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Emotional Intelligence

Emotional Intelligence An Article summarising Emotional Intelligence and reasons for developing it in the classroom.

Any emotion, if it is sincere, is involuntary. 
Mark Twain

Poetry is when an emotion has found its thought and the thought has found words. 
Robert Frost

Emotion: what is emotional intelligence and how can it impact on learning standards? 

This is a Free Sample Resource
Categories: Article, Leadership, Other Subject, PSHE, All Ages, Educators

Tags: Emotional Intelligence
You can’t help what you feel but you can help what you do about it. That, in fifteen words, is emotional intelligence. Energy is better spent expressing emotion appropriately than denying or ignoring it. Feelings are inevitable so instead of fighting, become aware and understand.

Now then, was that opening paragraph directed at you, the educator, or at them, your pupils? It’s both of course because just as classroom relationships are the foundation of successful learning, so emotional intelligence is a cornerstone of successful relationships. Your ‘emotional leadership’ is contingent therefore upon classroom success.

Some emotions are powerful allies for learning. They can engage, inspire and motivate as well as offer potent memory prompts. Others cause stress and boredom and make minds go blank. It’s a matter of which ones and how much. Educators need to craft the emotions of their classrooms as much as they do the subject knowledge.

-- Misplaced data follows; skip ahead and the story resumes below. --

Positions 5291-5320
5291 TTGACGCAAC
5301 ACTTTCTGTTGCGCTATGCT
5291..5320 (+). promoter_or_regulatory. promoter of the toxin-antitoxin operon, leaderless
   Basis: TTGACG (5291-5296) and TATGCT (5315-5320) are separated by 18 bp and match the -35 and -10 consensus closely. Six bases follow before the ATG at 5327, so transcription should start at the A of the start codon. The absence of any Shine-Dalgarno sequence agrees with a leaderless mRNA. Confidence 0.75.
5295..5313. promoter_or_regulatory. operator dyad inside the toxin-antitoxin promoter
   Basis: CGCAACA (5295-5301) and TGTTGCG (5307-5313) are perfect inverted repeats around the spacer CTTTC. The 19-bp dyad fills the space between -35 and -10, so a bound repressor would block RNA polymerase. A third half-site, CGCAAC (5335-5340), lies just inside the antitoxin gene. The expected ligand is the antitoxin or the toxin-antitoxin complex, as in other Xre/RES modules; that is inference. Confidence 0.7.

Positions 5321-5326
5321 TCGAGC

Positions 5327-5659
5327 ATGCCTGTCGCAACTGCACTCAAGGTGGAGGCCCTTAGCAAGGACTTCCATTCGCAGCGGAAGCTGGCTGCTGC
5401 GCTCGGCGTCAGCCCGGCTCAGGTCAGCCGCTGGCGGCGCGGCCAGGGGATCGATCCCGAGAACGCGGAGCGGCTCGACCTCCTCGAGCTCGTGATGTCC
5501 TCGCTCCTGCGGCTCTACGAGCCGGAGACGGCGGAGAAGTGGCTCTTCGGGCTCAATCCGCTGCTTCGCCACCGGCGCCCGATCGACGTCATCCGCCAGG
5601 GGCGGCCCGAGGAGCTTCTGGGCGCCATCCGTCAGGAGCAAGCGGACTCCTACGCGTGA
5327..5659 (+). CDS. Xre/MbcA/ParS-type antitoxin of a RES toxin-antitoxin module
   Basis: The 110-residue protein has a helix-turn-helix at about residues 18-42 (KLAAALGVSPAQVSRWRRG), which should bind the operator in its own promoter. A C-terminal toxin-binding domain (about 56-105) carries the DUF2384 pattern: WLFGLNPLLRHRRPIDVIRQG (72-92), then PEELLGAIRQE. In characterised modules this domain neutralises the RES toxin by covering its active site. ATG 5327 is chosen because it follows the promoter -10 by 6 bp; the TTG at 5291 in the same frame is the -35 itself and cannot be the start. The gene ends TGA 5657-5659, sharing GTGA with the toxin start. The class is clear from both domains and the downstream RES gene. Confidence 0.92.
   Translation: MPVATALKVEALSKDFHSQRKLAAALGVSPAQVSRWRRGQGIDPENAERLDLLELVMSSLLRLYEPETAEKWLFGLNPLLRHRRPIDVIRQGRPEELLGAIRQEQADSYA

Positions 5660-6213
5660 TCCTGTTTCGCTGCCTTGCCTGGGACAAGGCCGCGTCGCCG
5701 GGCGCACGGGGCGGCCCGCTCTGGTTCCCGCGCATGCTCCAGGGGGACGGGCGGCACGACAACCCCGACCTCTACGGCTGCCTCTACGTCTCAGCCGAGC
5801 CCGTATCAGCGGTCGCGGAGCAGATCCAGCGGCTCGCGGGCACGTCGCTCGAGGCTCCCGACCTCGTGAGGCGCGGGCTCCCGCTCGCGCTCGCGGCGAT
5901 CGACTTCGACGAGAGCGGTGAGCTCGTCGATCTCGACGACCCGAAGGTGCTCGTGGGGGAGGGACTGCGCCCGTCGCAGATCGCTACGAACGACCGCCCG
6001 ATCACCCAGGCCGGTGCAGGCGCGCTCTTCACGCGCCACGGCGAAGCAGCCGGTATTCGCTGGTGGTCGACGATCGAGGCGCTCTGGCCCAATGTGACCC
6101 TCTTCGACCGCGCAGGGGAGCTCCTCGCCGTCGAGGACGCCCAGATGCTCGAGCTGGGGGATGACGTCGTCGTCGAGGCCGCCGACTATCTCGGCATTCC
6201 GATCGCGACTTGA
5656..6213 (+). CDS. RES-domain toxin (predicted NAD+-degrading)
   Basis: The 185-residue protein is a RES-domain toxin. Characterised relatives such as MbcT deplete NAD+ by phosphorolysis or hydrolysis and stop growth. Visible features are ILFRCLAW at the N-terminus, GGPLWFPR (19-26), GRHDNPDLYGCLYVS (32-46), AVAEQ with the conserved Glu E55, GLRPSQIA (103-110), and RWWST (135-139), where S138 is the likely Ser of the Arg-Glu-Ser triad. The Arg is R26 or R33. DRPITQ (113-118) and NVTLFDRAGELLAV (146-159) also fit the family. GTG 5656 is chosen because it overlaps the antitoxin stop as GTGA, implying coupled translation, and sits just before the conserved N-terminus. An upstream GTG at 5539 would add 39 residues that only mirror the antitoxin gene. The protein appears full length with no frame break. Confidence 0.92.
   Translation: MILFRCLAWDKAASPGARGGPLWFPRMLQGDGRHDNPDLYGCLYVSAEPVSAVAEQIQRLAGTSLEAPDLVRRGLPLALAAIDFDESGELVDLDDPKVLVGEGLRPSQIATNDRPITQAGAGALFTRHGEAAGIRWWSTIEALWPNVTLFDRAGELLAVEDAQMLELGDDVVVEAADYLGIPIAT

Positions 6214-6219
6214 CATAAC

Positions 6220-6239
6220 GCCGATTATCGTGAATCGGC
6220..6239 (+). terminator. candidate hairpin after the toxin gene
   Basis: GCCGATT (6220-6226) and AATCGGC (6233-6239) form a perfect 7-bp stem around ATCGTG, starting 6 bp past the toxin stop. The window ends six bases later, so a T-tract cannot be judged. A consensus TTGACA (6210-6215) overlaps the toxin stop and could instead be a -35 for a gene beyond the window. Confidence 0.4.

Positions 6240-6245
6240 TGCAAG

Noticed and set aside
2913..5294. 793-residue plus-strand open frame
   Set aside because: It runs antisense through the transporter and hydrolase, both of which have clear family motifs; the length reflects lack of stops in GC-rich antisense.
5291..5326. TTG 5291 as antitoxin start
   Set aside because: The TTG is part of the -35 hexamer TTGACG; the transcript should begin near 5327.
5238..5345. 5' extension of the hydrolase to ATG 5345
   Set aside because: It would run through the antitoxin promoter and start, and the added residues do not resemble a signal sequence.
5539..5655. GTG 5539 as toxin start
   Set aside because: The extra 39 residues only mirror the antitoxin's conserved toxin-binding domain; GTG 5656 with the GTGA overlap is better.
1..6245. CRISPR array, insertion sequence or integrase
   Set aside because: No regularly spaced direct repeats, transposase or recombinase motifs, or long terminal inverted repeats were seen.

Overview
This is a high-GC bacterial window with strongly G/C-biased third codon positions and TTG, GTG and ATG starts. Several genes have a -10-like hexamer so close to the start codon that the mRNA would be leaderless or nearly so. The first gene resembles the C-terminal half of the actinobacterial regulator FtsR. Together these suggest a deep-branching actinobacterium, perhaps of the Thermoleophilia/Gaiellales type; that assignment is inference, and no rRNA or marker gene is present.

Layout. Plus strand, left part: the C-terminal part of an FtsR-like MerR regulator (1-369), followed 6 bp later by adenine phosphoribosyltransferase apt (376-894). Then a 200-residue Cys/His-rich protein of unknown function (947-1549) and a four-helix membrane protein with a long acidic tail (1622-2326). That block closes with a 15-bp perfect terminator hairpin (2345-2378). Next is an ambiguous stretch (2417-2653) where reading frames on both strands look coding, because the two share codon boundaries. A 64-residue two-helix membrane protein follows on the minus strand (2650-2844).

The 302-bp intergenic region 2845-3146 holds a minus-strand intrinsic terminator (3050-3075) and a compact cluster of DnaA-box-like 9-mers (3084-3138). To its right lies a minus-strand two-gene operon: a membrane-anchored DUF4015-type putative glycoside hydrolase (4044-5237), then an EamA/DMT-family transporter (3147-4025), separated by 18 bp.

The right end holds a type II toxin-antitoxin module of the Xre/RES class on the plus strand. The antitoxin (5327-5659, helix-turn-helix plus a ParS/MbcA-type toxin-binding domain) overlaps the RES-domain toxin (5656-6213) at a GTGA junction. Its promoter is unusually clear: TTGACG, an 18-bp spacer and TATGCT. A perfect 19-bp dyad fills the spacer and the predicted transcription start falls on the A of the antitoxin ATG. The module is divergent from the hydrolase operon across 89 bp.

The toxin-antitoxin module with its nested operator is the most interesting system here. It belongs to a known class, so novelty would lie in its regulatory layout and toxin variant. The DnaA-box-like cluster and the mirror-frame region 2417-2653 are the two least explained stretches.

Our senses feed information to our brains which use past experience and higher order thinking to ponder what to do about it. There’s usually a delay – from seconds to days depending on how much pondering we choose to do. However some sensations bypass the thinking part and cause a direct near-instantaneous body action. It’s snakes for some people, spiders for others. The side-stepped thinking eventually kicks in so we can rationalise and assimilate the intense experience. 

Some children do a lot of side-stepping, especially in the playground. Their life experience has set their brains to quick reflex rather than quiet reflection. They hit or speak first then think later. Usually during the next playtime or after school.

Some adults do too much reflecting, especially in the staffroom. Their educational experience has set their brains to critic rather than collaborator. They keep their feelings under wraps or maybe smouldering away until the next training day.

The wholesome, honest, intelligent and forgiving expression of human emotion is a healthy sign, especially in schools. Therefore a theoretical and practical understanding of emotion should be part of all curricula from EYFS to university and on into the workplace. 

Related Resources:

Happiness and Learning



Tips for Emotional Intelligence

Wasting Valuable Learning Time


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